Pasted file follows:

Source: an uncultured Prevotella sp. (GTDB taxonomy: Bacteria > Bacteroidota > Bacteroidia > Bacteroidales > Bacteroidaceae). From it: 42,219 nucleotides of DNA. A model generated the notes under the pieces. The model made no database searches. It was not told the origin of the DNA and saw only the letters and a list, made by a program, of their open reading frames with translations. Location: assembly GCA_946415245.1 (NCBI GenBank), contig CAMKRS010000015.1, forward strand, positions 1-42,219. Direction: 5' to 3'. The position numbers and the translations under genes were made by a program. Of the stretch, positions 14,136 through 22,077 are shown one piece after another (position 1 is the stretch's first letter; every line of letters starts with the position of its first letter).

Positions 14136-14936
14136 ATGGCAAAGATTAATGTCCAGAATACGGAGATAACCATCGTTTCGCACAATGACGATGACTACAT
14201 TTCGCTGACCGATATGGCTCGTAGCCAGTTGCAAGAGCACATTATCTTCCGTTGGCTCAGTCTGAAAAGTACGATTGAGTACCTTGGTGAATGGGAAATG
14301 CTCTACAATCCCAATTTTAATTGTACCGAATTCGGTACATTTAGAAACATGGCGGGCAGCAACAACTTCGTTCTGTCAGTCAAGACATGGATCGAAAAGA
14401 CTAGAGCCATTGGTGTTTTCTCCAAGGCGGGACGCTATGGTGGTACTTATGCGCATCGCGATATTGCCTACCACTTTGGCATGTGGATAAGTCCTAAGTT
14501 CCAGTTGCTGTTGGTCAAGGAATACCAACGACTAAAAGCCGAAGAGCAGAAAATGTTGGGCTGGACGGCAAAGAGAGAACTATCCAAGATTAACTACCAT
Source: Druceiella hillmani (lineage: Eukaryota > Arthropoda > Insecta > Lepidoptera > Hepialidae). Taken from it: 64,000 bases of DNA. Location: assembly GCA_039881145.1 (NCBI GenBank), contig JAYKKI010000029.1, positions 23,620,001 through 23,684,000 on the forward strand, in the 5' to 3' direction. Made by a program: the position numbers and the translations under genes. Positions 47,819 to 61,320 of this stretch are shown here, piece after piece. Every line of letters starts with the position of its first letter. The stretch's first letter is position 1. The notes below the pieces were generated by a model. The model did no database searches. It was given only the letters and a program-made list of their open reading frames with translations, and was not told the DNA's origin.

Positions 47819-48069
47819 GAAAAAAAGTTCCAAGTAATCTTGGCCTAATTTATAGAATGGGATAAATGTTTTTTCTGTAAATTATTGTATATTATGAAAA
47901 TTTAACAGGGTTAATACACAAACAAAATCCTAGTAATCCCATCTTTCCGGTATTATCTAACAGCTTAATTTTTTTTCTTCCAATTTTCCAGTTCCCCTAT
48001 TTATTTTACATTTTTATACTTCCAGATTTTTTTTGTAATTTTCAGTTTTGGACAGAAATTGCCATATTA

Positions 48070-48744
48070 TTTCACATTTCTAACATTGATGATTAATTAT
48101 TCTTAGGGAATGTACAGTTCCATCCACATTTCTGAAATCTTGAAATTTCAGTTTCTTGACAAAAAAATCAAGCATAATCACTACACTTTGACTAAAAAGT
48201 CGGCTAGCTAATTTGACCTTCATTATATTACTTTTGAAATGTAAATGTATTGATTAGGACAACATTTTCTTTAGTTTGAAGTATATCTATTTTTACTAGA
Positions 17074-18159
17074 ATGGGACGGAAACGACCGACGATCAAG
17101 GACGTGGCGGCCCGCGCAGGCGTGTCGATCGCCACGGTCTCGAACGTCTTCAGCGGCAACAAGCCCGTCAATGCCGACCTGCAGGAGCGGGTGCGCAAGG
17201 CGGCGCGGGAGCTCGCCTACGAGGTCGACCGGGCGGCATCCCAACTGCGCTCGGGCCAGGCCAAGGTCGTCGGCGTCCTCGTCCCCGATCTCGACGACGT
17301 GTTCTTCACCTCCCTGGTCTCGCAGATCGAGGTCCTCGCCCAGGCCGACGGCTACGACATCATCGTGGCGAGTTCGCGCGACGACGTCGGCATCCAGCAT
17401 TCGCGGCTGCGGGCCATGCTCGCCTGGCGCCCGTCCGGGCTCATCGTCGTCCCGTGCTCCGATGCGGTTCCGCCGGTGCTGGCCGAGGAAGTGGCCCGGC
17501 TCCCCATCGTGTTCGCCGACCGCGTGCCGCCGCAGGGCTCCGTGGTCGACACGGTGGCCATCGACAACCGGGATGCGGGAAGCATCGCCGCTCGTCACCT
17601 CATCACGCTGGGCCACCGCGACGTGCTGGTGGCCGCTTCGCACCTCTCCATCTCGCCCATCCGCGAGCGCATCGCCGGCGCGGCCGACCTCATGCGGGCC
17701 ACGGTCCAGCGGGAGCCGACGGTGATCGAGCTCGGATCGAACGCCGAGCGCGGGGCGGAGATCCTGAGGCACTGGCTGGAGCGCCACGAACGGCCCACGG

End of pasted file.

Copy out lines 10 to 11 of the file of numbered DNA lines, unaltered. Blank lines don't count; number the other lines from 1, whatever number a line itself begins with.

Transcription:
47819 GAAAAAAAGTTCCAAGTAATCTTGGCCTAATTTATAGAATGGGATAAATGTTTTTTCTGTAAATTATTGTATATTATGAAAA
47901 TTTAACAGGGTTAATACACAAACAAAATCCTAGTAATCCCATCTTTCCGGTATTATCTAACAGCTTAATTTTTTTTCTTCCAATTTTCCAGTTCCCCTAT